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Hunt,

 

We've been lucky enough to be able to get a yes answer from most everyone we've asked to take on a task. It hasn't been hard to figure out who is committed and hard core. These folks end up as active committee members with "full time" jobs like CC, advancement chair, etc, or ASMs.

 

A good percentage of the rest are committed, but don't have the resources (particularly time) to be "full time". Those are the folks we ask to be popcorn kernel, or take charge of the work adults have to do for a fund raiser. More and more, this stuff is being done by boys. I think we knocked the principal of the school out of her seat when a 15 year old contacted her with a request to use the cafeteria and kitchen for a pancake breakfast. She was ready to tell him to go home and get his mom until he had a laminated presentation to show her describing when, what materials we would use, what adults would be there, etc. She called the SM to confirm this kid was for real, and gave her permission. But I digress. At any rate, a big project that has a specific start and end date work great for these folks.

 

The next group of parents are the ones who really aren't very committed at all. We usually ask them to take a task like organizing the boys to clean and store the kayaks for the winter.. A one time job that requires a few hours, and they're done for the year. Most love to be asked to do stuff like this, they can feel good that they're involved without it taking much effort.

 

Every once in a while, a parent wants nothing to do with anything. After a few times asking, if they won't be a part of their son's Troop, we don't bother asking anymore. But I'd say of the 55 parents (if I'm counting right) that we have, 50 of them do SOMETHING for the Troop. If we didn't ask, if we just let the dedicated people do everything, we'd probably be at 10.

 

Sorry to make a short point long, but my point is, if you want someone to do something, ask them. 90% will say yes, if you tailor the task to their ability to deliver.

 

Mark

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Great response foto! At least someone understands the reality of things and doesn't try to beat you to death with so called facts and figures that are of questionable origin. I know as bob says you have to list people to re charter every year, but who hasn't put people on their charter in two hat positions or grabbed someone out of the blue just for a name because you don't have anyone else. It's reality! So sure national is going to reflect that every pack and troop has a committie and cc and cor and co, but in reality they aren't always there! So you do what you have to do for the kids!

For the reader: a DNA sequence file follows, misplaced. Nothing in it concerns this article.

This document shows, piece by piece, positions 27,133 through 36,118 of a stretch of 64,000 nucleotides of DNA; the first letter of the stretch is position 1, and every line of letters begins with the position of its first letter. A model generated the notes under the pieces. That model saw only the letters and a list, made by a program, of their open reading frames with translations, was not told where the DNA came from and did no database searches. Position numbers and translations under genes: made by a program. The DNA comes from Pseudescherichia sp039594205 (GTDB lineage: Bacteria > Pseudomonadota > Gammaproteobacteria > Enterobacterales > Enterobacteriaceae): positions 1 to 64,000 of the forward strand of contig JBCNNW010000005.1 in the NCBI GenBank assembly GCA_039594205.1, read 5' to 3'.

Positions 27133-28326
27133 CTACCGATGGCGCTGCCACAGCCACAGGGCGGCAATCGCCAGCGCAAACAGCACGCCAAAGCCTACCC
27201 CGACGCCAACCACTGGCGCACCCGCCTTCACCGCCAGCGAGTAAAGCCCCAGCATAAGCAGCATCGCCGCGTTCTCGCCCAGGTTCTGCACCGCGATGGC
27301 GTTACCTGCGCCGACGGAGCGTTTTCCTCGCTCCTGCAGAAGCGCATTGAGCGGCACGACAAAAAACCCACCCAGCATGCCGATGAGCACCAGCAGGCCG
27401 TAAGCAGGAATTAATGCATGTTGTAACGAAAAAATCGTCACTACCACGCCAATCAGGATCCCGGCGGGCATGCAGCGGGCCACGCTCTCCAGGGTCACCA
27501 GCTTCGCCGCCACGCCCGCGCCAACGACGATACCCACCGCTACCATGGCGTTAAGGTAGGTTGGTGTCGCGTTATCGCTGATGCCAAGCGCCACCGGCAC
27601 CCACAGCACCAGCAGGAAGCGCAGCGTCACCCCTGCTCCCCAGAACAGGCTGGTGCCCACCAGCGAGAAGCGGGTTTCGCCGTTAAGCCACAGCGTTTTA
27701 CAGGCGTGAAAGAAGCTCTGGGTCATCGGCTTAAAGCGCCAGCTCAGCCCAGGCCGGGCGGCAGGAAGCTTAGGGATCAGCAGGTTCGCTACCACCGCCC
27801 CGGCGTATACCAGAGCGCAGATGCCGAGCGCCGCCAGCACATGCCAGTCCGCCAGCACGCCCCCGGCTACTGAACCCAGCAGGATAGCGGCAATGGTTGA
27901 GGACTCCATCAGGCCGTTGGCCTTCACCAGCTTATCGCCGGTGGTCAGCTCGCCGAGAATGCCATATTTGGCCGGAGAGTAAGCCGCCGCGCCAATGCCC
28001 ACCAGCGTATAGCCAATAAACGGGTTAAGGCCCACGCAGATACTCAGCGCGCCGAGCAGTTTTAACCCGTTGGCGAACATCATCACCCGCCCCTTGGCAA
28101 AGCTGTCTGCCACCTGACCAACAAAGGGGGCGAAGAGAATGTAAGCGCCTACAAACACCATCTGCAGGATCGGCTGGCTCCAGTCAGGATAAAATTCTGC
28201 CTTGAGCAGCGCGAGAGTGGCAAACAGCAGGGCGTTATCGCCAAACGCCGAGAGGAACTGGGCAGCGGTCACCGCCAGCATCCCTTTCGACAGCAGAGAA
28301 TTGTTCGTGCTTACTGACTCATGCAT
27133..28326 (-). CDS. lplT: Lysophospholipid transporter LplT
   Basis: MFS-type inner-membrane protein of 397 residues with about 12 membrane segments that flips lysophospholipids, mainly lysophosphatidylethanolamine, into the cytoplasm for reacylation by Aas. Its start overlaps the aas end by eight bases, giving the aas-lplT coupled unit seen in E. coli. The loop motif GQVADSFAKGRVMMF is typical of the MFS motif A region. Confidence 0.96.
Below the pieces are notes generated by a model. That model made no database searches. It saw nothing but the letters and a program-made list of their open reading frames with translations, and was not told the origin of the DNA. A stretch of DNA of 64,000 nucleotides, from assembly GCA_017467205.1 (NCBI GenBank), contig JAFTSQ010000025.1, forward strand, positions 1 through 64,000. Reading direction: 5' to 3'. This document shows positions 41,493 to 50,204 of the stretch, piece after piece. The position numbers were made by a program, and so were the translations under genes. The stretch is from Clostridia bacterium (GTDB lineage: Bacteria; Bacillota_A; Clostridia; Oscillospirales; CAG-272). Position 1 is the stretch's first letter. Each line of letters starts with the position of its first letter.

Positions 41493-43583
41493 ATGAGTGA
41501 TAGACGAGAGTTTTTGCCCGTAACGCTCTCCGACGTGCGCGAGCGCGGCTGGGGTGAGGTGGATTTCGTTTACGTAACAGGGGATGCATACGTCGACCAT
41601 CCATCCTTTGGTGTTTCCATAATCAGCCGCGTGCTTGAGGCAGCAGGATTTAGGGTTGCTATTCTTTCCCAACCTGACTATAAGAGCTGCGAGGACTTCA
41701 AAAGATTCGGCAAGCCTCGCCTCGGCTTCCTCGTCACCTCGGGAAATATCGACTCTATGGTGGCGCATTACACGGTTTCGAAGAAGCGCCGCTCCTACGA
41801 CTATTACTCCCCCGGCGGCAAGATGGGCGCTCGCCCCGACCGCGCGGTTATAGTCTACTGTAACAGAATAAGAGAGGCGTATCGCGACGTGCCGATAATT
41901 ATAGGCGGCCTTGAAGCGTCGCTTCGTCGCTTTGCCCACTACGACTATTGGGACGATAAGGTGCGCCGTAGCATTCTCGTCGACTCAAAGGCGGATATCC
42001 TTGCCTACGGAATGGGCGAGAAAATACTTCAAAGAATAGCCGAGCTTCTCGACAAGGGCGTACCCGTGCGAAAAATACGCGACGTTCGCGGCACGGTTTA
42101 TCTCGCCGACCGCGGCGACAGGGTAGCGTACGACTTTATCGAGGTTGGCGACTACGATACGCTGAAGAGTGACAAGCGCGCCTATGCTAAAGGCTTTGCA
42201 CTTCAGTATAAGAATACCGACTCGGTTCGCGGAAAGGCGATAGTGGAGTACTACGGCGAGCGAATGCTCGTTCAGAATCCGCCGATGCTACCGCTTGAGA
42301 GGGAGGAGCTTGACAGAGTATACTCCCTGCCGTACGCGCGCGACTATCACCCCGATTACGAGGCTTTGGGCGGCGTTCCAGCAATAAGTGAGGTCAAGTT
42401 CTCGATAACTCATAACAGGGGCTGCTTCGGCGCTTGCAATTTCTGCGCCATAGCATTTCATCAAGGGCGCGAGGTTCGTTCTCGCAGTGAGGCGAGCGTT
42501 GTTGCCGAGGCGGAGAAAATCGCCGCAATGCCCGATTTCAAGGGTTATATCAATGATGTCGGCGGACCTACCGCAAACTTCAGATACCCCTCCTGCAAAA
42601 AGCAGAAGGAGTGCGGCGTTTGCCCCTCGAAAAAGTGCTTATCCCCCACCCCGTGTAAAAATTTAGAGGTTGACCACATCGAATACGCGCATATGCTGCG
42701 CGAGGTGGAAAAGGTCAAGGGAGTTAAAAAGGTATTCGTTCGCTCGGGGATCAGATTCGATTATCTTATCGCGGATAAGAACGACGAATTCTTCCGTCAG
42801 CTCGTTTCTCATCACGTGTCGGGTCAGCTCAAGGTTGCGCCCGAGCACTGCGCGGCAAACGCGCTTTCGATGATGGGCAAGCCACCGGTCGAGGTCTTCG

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Now, I understand where so many of us went wrong all these years. I thought doing it right was the best thing we could do for the kids. ;)

 

But then I have never had to fold a unit so what do I know?

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I moved my own boys around in 4 different packs looking for what fit our needs. Then I have the boys in a troop. I also do alot of District level things some of which is dealing with all the packs with daycamp and dealing with all the troops in our district for camporee, Jumboree, and helping out at district level recharter, among other things.

 

Guess I've been lucky to have found several if not all of the packs and troops I deal with to be doing their jobs right. No one I know of in our district is phonying up people to fill positions. They may be stepping up to the plate with a shephards crook on their arm but they are in the position when they sign. I'm glad to see that in our district, the boys are learning the right lessons of right and wrong. I'm sorry to hear that others are not.

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Shell, I dont think that anyone, especially not me said that committees were being propagated with phony (made up, imaginary) people. There is certainly no question that committees are being filled with any friendly nearby warm body that can sign the application, ie; spouses, friends, parents and other trustworthy individuals that are willing to offer a favor to help out with the administrative process of completing the charter. I certainly know of no one making up people just to fill the committee. In fact, with the requirement to list Social Security numbers, I dont think that a made up person could pass scrutiny.

 

Bob, its nice to see you back. I thought you blocked me.